People throw everything from Q-tips to hairballs down their toilets, but flushing items other than toilet paper and waste can cause major damage to plumbing and infrastructure systems, to the local environment and marine life, and your neighbors. Flushing tampons is harmful, especially if they are made with plastic applicators because the time it takes to biodegrade is centuries longer than the lifespan of the woman who used it! Wet wipes are another environmental peril; they combine with sewage to create multi-pound blockages called ‘fatbergs’ that block pipes and cause health hazards as well as pollution. New York City has reportedly spent over $18 million of taxpayer money over the past 5 years cleaning up damages related to wet-wipes being flushed down toilets.

3. Eat Less Meat

Put down the steak and opt for the portobello mushroom. Eating more vegetables and locally grown foods supports environmental sustainability and local businesses. About 80% of the Amazon rainforest has been destroyed to raise cattle for meat and 70% of grain production in the U.S. is used to feed livestock instead of people. Did you know switching to a diet free of meat, dairy, and eggs saves more carbon emissions than driving a Prius?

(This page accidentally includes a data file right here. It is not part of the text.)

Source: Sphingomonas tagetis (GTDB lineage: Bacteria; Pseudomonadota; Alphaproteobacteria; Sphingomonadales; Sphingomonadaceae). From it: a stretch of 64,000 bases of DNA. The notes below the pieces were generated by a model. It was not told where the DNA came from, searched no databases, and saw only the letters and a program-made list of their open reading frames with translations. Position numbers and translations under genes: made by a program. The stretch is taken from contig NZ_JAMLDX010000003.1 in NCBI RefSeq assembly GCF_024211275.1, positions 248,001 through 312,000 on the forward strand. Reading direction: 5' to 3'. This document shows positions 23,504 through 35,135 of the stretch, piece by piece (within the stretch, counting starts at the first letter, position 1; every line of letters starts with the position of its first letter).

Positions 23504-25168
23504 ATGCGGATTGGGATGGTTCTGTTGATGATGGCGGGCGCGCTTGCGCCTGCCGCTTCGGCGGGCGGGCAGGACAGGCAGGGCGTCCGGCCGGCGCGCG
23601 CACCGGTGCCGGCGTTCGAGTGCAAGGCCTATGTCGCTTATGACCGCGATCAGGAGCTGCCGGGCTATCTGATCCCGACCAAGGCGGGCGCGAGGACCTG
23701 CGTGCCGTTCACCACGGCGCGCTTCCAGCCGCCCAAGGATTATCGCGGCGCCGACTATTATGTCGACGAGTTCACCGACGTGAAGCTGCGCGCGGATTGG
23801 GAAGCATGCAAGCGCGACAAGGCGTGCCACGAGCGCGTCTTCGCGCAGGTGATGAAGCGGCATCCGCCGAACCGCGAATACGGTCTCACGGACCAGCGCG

4. Conserve Water

Whether it’s by taking shorter showers, turning off the faucet when brushing your teeth, or washing your veggies in a bowl of water instead of under a running tap, there are several small ways to reduce fresh water waste. Approximately 783 million people, almost 1 in 10 globally, do not have access to clean water and almost 2.5 billion do not have access to adequate sanitation. Use the water we do have preciously, so that others may have access.

5. Go Paperless

From banking to bills, if every US household received electronic statements, then we could save 18.5 million trees, 2.2 billion tonnes of greenhouse gases, and 1.7 billion pounds of solid waste per year.” It would save enough money to send 17,000 college graduates to university each year. Switch to paperless at your bank, unsubscribe from postal mailing lists, and then add a trip to the Brazilian rainforest to your bucket list so you can go experience the beauty and wonder held in the ecosystems you’re saving!

6. Use Less Energy; Expend More